One of the most impactful ways JFK influenced teens like Deep during his term was the use of his fitness program. Though Kennedy can be credited with the popularization of fitness, presidential concern over the physical well-being of Americans began with President Eisenhower. A 1955 report found that 57.9% of American children failed at least one category in the Kraus-Weber fitness test as opposed to just 8.7% of European youths.[7] This caused a panic within the executive branch that Americans were growing weak or ‘soft’, leading to the president calling a council regarding youth fitness in 1955. Eisenhower feared that in the case of a hot war with the Soviet Union, American would be physically unfit to fight, which led to the establishment of the President’s Council on Youth Fitness (PCYF) in 1956.[8] However, PCYF was not very effective. The US government had no power to mandate or implement fitness policies into American schools or youth life, and therefore very little change was made.[9] Kennedy was able to use media outreach to encourage Americans to buy in to the suggested fitness program. In this way, he was able to succeed where Eisenhower failed.

Kennedy began promoting this program while president-elect. On December 26, 1960, an article he wrote was published in Sports Illustrated. Titled “The Soft American,” it warned of the decreasing fitness of the American youth, and the dangers it could pose to society. He cites the same fears that Eisenhower had, that in a war with the Soviet Union, unfit Americans would be unable to fight them.[10] However, Kennedy had a different approach in reaching the American people than Eisenhower had, by turning fitness into a patriotic gesture. He published this article in a popular magazine that was readily consumed by the masses and shared with the nation how disastrous unfitness could be for national security. Kennedy wrote “the physical well-being of the citizen is an important foundation for the vigor and vitality of all the activities of the nation,” and encouraged individuals to improve their fitness to improve the country.[11] In this article, he outlines administrative goals for American fitness, but specifically acknowledges that the government cannot impose itself on Americans to enforce such goals. While the government could not force people to exercise, “we can fully restore the physical soundness of our nation only if every American is willing to assume responsibility for his own fitness and the fitness of his children.”[12] This individualized fitness and transformed it into a patriotic statement rather than just another government policy.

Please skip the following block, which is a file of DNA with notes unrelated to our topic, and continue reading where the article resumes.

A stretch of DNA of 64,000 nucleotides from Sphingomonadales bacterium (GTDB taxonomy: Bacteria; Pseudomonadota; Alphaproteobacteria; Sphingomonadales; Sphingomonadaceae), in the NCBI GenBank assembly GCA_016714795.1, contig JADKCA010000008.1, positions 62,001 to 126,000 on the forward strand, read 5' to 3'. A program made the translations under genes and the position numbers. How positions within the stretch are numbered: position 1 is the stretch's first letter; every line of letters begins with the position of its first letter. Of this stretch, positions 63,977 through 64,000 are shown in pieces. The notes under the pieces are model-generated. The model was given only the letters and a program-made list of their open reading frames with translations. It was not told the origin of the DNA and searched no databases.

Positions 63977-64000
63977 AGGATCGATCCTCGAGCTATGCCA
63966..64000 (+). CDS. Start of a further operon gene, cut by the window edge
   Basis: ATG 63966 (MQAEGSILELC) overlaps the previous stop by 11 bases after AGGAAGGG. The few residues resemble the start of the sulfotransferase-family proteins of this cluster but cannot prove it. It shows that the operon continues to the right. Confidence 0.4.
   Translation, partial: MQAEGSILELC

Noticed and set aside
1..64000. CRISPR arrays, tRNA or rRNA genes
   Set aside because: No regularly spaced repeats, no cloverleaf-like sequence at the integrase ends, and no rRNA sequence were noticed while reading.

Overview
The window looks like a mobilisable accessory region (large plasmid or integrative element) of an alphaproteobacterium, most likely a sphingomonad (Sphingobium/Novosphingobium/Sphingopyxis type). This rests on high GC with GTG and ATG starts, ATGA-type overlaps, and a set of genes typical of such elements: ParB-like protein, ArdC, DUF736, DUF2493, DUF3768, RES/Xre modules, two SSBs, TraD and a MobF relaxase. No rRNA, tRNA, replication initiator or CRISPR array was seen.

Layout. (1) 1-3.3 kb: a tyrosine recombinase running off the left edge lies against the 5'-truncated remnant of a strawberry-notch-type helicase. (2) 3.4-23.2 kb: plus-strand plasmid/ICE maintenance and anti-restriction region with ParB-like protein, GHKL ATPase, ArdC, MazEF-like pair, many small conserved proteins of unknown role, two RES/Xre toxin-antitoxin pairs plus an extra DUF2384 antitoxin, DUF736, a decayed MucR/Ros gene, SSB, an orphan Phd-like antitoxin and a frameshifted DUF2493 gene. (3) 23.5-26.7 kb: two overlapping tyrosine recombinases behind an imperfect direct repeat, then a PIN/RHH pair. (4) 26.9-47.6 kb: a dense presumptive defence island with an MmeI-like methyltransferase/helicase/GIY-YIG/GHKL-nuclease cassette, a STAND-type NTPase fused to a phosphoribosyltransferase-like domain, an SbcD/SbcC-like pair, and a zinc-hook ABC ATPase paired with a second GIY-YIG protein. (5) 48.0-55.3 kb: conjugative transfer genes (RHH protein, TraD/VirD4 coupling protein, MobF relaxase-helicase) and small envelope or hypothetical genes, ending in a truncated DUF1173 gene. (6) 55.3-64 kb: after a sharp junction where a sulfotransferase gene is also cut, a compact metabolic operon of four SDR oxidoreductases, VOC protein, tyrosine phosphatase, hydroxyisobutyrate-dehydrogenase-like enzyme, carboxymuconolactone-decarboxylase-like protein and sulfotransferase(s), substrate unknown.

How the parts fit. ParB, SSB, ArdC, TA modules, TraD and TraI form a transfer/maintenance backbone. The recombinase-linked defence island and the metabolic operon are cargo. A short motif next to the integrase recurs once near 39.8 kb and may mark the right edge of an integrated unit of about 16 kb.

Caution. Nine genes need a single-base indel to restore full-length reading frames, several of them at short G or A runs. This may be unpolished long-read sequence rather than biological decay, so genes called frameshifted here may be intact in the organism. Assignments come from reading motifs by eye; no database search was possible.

Kennedy strengthened his suggestions by portraying them as a means of preserving the free state of the American people by implicitly juxtaposing it to the Soviet Union. “We do not live in a regimented society where men are forced to live their lives in the interest of the state.”[13] By contrasting the United States to the Soviet Union’s totalitarianism, he was able to capture the fear of a communist state but also individualized the prevention of its actualization to amplify his call to action. “He specifically said that a strong and great country needs strong healthy people,” says Deep, “he really felt that you needed to take care of your health, he really stressed that you needed to be healthy and active and strong.”[14]

Once he assumed full presidential duties in 1961, Kennedy quickly rebranded the PCYF to the President’s Council on Physical Fitness (PCPF), which used more covert strategies to encourage American fitness. “The council hired Oklahoma football coach Bud Wilkinson as their first celebrity spokesman” for both his prestige and prior rhetoric on the importance of American fitness on the global stage.[15] Kennedy also struck a deal with ABC news to have free airtime to promote fitness, and used marketing tactics directed at children to grab their attention. Not only was Wilkenson used to promote fitness, but astronauts and other celebrities, including Kennedy himself, starred in ads and even a promotional film about the importance of fitness.[16] New technologies like personal televisions and accessible movie theaters enabled the widespread advertising of Kennedy’s program that helped make it so popular.

Red white and blue fitness pamphlet with a photo of JFK on the front to detail and demonstrate exercises to keep Americans fit.

PCPF fitness booklet
Courtesy of jfklibrary.org

Deep recalls that the Kennedy administration encouraged physical fitness in American youth through schools. Although the federal government could not mandate that schools use their fitness program, schools were encouraged to buy into it. “The Council… strongly encourages every school to adopt the basic philosophy of Wilkinson’s program” but made it clear that such an adoption was a choice.[17] The government sold blue books to schools that detailed exercises and recommendations for improving fitness. Deep’s school, Clinton High School, opted to use these books in Phys. Ed. class. “There was a little blurb in the front that said it was sponsored by President Kennedy,” she remembers. “I know that I spent a lot of time looking through it and figuring out the exercises in it and doing them, because he said that we need to be strong and healthy to be a strong country.”[18] According to Deep, the exercises mostly focused on bodyweight movements and calisthenics rather than things like weightlifting. These strategies were effective in encouraging school engagement with the presidential fitness program. Before the PCPF, “fewer than 18 million school children had participated in physical education… while about 27 million had by 1964,” and a majority of these students had P.E. at least three times a week.[19] Some states even codified P.E. requirements into their state education systems, demonstrating the effectiveness of using schools to promote American fitness. In addition to this, “half again as many students passed a physical fitness test” in 1962, one year after implementing the Kennedy fitness program.[20]